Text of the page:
Here's what I've learned so far this year (pre-preseason edition).
The single biggest difference between what the Denver Broncos were last year and are this year is confidence.John Fox is different than Josh McDaniels. That’s an understatement. But the locker room is different now. And the players practice differently. And the coaches are handling themselves like seasoned professionals.
McDaniels kept the players and staff on pins and needles. He liked to make sure that the players knew that he was the boss. The players were often confused by his scheme and overarching strategy. Much of it was read and react based. It was tough to learn and even tougher to apply when the things are blowing up on the field. His schemes were like a college course for post-grads. He changed everything when he came to Denver. The way the practices are run, the terminology, the coaching staff, the players, the playbook, the way players were evaluated, and more. And McDaniels kept players and fans in constant sense of “well, the coaches must know something that we don’t know” because much of what happened either didn’t make sense or was such a departure from what Denver has become accustomed to. The players second guessed everything they and everything McDaniels did on and off of the field. When things started to go badly in games in the past few years, things would snowball to a point where Denver looked like joke. Although it wasn’t 100% his fault, McDaniels was given too much responsibility and the keys to an organization before he was ever ready and that’s assuming that he’ll ever be ready, which I’m not sure he will.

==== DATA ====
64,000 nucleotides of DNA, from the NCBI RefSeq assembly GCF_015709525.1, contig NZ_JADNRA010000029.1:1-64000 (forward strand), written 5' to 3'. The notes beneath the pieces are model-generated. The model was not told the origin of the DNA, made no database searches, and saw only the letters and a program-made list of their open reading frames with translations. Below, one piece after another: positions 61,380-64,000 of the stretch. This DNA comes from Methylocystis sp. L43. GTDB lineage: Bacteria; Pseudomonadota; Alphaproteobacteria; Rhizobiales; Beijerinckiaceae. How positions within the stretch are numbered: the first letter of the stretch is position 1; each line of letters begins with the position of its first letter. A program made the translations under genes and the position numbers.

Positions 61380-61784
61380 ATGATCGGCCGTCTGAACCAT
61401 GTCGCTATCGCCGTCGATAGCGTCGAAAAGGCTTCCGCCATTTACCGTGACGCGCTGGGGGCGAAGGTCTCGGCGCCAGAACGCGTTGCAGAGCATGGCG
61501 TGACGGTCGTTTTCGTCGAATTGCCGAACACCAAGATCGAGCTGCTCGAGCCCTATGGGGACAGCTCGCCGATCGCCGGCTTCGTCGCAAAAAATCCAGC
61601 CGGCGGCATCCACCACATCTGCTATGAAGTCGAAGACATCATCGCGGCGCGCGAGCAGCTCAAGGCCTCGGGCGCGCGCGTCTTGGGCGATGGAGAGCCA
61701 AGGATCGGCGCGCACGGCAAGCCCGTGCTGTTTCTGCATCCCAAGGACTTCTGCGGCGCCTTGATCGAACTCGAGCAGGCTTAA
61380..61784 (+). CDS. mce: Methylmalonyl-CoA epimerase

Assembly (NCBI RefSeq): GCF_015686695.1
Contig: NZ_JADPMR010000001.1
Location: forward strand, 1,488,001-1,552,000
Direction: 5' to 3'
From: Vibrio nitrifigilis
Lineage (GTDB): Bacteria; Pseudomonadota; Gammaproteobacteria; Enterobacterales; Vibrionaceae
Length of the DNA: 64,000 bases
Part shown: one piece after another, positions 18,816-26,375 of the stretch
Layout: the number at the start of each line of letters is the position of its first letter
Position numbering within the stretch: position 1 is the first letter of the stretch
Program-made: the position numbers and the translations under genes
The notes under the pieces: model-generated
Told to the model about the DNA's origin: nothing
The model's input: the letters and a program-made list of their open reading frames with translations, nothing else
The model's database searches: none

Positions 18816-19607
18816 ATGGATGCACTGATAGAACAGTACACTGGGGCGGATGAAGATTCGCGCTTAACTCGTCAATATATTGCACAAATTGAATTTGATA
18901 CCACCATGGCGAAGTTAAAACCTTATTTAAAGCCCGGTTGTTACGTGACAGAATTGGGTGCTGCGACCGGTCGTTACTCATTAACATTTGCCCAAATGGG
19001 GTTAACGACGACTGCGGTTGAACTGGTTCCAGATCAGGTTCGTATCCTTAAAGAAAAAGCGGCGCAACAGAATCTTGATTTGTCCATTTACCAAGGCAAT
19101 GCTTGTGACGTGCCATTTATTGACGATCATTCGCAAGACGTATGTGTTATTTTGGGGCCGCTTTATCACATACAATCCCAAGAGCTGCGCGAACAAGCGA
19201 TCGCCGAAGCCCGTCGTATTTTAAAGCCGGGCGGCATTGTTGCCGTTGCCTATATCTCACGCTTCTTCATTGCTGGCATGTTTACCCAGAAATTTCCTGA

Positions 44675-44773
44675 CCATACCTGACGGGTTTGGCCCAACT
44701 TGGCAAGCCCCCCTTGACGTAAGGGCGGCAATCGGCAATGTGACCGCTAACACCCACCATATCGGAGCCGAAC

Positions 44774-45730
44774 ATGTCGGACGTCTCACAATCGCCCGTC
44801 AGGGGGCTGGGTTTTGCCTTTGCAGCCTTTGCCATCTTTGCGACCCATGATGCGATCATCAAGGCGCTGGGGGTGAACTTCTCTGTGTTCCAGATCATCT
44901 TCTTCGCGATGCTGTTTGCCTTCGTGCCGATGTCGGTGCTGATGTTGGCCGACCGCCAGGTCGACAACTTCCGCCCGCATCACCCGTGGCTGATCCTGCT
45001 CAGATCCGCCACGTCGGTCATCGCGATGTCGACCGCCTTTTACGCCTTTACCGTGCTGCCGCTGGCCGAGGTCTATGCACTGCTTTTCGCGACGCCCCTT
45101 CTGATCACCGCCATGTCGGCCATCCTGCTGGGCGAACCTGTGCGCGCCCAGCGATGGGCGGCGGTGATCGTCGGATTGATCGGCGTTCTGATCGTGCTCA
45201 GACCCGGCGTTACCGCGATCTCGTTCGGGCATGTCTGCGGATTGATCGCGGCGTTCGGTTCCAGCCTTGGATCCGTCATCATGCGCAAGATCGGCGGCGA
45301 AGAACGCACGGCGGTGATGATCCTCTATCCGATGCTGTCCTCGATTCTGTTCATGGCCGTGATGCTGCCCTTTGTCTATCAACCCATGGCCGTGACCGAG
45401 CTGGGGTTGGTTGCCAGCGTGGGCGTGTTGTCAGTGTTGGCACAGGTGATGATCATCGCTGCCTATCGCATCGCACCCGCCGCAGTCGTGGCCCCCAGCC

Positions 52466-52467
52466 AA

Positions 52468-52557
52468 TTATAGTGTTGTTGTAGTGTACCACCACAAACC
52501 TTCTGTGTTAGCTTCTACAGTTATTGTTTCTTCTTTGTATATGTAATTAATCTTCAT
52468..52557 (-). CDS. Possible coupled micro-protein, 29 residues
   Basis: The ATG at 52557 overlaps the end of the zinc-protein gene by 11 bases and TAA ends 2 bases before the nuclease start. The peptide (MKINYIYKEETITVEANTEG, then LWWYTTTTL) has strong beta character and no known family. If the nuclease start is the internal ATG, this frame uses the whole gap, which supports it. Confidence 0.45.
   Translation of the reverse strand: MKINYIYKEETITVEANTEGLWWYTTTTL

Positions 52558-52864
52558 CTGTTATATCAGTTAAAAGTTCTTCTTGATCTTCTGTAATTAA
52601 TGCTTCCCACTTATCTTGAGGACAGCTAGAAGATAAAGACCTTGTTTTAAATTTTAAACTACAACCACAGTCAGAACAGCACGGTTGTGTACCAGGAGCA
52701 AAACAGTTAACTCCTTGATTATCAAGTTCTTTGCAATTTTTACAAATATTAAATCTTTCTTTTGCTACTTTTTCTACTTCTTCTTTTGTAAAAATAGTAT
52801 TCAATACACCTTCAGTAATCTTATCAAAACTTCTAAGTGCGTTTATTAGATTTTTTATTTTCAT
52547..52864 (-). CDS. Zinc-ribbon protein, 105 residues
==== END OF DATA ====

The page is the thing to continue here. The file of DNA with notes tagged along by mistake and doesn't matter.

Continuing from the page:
Now that the McDaniels era, and what already seems like a distant 23 month eye-roll, has come to an end and we are squarely into the John Fox era, it seems as though the swerve has been corrected already.
Fox has the air of a man who’s done this before (he has). He is confident, but straightforward. There’s no politicking him. And he wants to win now. Right now. He desires to have a team that can simply control both lines of scrimmage. Receivers run routes that are drawn up on the playsheet unless otherwise adjusted. Unlike last year when Eddie Royal had to learn an open ‘route-tree’ and most plays, had to line up, read the defensive alignment, and hope that Orton or Tebow read things the exact same way that he did.
Things are simpler now. As is Fox’s relationship with the organization. They drafted who they thought were the biggest impact talents in the draft. They didn’t just draft for need and they certainly didn’t draft players just so an in-division rival wouldn’t and they didn’t even think about trading their 2012 first rounder for an additional 2nd rounder. It may not be technically true, but its seems like everybody knows their place now, ie: Xanders is the GM. Fox is the coach. Elway is their boss. Bowlen is his boss. They are all on the exact same page. They want the same things. There is an open dialogue. Everybody has a voice.